Relationships are central to human life strategies and have crucial fitness consequences. Yet, at the same time, they incur significant maintenance costs that are rarely considered in either social psychological or evolutionary studies. Although many social psychological studies have explored their dynamics, these studies have typically focused on a small number of emotionally intense ties, whereas social networks in fact consist of a large number of ties that serve a variety of different functions. In this study, we examined how entire active personal networks changed over 18 months across a major life transition. Family relationships and friendships differed strikingly in this respect. The decline in friendship quality was mitigated by increased effort invested in the relationship, but with a striking gender difference: relationship decline was prevented most by increased contact frequency (talking together) for females but by doing more activities together in the case of males.
    • Managing Risk Online

      McGarry, Amanda; Reeves, Andrew; University of Chester
      This article considers the professional considerations in working with clients at risk of suicide in an online therapeutic environment.
    • Manhattan masquerade: Sexuality and spectacle in the world of Questin Crisp

      Bendall, Mark J.; University of Chester (Chester Academic Press, 2009-12-18)
      This book chapter discusses Crisp's parade of camp, his use of language, his use of androgyny, and his symbiotic interaction with urban space (especially New York) to sustain individuality and achieve, in his view, ordinariness.
    • Manipulation of glycemic response with isomaltulose in a milk-based drink does not affect cognitive performance in healthy adults

      Dye, Louise; Gilsenan, Mary B.; Quadt, Frits; Martens, Vanessa E. G.; Bot, Arjen; Lasikiewicz, Nicola; Camidge, Diana; Croden, Fiona; Lawton, Clare (Wiley, 2010-04-07)
      Previous research suggests that glucoregulation and nutrient interventions, which alter circulating glucose, impact cognitive function. To examine the effect of modulating glycemic response using isomaltulose on cognitive function 24 healthy male adult participants consumed energy and macronutrient-matched milk-based drinks containing 50 g isomaltulose, 50 g sucrose or a water control in a counterbalanced within-subject design. Interstitial glucose was measured continuously in 12 subjects and all provided 9 capillary measures on each test day. A 30-min cognitive test battery was administered before and twice (+35 and +115 min) after drink ingestion. Immediate, delayed, recognition, verbal and working memory, and psychomotor performance were assessed. Glycemic profiles induced by the drinks differed significantly during the first but not the second post-drink test battery. Neither administration of the sucrose nor isomaltulose drinks produced consistent effects on verbal or working memory, or psychomotor performance. This study used isomaltulose as an investigative tool to lower glycemic response. Importantly, it demonstrates a lack of effect of modulating glucose on cognitive performance based on reliable, continuously measured glycemia. It refutes the hypothesis that glycemia is associated with cognitive performance and questions the suggestion that isomaltulose has an effect on cognitive performance.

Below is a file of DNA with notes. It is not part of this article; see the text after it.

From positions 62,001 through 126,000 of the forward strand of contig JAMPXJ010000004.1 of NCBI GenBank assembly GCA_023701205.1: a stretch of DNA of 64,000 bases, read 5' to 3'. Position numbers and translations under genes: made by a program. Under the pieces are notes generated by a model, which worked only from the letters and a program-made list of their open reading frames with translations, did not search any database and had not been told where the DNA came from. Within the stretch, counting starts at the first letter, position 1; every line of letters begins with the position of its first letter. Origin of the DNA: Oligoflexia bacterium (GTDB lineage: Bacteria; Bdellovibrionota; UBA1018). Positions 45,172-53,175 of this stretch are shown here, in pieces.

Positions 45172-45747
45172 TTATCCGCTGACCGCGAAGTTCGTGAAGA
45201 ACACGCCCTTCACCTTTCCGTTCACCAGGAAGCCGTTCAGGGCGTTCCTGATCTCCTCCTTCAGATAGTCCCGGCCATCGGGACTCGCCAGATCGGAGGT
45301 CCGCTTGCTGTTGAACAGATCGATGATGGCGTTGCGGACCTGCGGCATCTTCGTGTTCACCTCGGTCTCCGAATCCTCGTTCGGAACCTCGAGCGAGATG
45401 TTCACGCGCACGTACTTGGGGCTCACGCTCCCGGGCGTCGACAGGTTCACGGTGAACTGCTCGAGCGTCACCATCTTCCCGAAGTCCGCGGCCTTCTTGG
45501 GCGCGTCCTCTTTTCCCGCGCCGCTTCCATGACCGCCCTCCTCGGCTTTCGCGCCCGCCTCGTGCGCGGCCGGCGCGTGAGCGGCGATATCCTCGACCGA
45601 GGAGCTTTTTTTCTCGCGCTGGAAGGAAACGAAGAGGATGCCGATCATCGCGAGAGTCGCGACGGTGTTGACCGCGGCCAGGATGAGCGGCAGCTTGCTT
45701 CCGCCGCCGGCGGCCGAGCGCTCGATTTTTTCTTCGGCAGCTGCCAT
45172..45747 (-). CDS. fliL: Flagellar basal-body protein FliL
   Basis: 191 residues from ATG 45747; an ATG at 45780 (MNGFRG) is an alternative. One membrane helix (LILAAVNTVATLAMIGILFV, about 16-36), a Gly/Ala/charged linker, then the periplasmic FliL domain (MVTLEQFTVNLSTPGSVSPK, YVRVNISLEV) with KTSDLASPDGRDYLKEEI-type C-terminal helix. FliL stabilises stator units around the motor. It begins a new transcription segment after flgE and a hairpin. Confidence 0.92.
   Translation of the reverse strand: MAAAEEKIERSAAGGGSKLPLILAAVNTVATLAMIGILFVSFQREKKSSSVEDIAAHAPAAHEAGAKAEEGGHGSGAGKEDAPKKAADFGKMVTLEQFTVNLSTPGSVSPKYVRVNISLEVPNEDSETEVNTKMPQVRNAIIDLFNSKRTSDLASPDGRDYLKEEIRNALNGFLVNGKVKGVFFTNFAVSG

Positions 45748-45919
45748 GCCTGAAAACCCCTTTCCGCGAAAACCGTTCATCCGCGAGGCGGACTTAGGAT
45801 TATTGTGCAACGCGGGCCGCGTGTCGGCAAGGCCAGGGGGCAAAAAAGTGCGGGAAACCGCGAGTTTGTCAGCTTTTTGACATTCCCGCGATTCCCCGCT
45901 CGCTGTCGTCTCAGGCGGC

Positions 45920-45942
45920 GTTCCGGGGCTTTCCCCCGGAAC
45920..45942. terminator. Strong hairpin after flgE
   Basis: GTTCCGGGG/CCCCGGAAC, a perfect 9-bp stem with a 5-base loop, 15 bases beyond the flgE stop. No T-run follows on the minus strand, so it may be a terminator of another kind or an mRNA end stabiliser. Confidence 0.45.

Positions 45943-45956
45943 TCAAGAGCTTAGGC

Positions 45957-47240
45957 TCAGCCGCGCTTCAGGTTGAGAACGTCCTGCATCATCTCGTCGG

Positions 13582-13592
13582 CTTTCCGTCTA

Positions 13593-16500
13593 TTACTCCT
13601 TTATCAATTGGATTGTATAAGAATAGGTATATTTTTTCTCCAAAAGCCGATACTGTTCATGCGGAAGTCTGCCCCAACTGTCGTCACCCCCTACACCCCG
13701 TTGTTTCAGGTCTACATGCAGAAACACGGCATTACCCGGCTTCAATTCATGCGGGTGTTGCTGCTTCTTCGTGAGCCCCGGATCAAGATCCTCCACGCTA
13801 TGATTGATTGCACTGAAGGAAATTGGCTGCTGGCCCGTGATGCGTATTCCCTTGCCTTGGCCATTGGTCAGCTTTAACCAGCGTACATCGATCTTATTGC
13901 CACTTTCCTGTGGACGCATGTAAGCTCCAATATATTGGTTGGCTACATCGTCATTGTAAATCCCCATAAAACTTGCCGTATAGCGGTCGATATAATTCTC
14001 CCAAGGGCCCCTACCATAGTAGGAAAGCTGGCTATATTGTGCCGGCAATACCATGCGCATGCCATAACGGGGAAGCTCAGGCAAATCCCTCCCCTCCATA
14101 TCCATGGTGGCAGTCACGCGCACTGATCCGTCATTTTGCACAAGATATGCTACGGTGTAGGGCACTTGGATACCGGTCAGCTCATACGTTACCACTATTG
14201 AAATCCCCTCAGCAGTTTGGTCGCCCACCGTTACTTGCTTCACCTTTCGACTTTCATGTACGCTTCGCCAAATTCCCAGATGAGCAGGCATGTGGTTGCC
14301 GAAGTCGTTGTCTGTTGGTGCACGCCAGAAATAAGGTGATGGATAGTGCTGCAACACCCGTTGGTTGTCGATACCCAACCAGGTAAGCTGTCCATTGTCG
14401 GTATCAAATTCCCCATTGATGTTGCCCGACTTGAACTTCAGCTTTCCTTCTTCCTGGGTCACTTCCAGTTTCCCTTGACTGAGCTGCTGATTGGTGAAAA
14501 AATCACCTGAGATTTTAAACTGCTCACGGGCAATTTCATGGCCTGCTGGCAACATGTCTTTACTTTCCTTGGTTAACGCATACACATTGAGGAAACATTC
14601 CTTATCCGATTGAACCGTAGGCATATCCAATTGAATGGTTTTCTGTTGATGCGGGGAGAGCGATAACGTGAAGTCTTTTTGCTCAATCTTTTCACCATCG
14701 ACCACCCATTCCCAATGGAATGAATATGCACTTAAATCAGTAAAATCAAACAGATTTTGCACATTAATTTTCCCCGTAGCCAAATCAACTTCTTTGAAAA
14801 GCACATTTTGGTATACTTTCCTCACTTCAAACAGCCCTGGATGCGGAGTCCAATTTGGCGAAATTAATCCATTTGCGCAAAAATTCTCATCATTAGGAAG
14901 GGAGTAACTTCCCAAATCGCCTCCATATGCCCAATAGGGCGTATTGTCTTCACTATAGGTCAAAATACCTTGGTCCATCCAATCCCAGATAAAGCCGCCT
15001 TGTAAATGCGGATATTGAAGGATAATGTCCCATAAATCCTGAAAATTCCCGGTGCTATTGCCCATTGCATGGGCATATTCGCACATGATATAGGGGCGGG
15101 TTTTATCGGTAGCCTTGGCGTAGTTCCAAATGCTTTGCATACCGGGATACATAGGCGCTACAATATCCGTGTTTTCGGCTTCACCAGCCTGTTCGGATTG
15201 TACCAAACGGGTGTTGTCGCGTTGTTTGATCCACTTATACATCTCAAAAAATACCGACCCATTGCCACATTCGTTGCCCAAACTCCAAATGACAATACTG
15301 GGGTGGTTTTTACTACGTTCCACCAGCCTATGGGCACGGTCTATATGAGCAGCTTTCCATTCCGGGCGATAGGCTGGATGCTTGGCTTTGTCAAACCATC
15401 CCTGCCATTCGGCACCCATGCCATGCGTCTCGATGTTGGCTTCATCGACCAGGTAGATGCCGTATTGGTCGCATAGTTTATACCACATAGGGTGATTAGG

• Many Roads Can Lead to Rome – Supervisors perspectives on successful supervision and the challenges.

      Lafferty, Moira E.; Hemmings, Brian; Katz, Jonathan; Cunliffe, Matthew; Eubank, Martin; University of Chester, University of Greenwich, Liverpool John Moores University (British Psychological Society, 2019-09-30)
      The article focuses directly on the stories of supervision and supervision in practice at the micro level by drawing on the views and experiences of three supervisors, two (Brian and Jonathan) with numerous years supervisory experience and one newly qualified supervisor (Matt). Brian and Jon, supervise their QSEP candidates through a combined group and individual supervisory programme in contrast, Matt adopts an individual approach with all his supervisees. In the remainder of this article, these three supervisors present their thoughts and personal experiences on three core areas, developing the supervisory relationship, challenges to supervision and the concept of continued development as a supervisor.
    • Marginally male, centre stage and spot-lit

      Bendall, Mark J.; University of Chester (Palgrave Macmillan, 2015-09-01)
      The chapter interrogates the dissonance between what Quentin Crisp is and what he says,using theories such as Butler's notion of gender trouble to discuss the parade of camp; wit as weapon and the negotiation of an urban environment as flaneur as an elderly white male, marginal in an already marginal culture.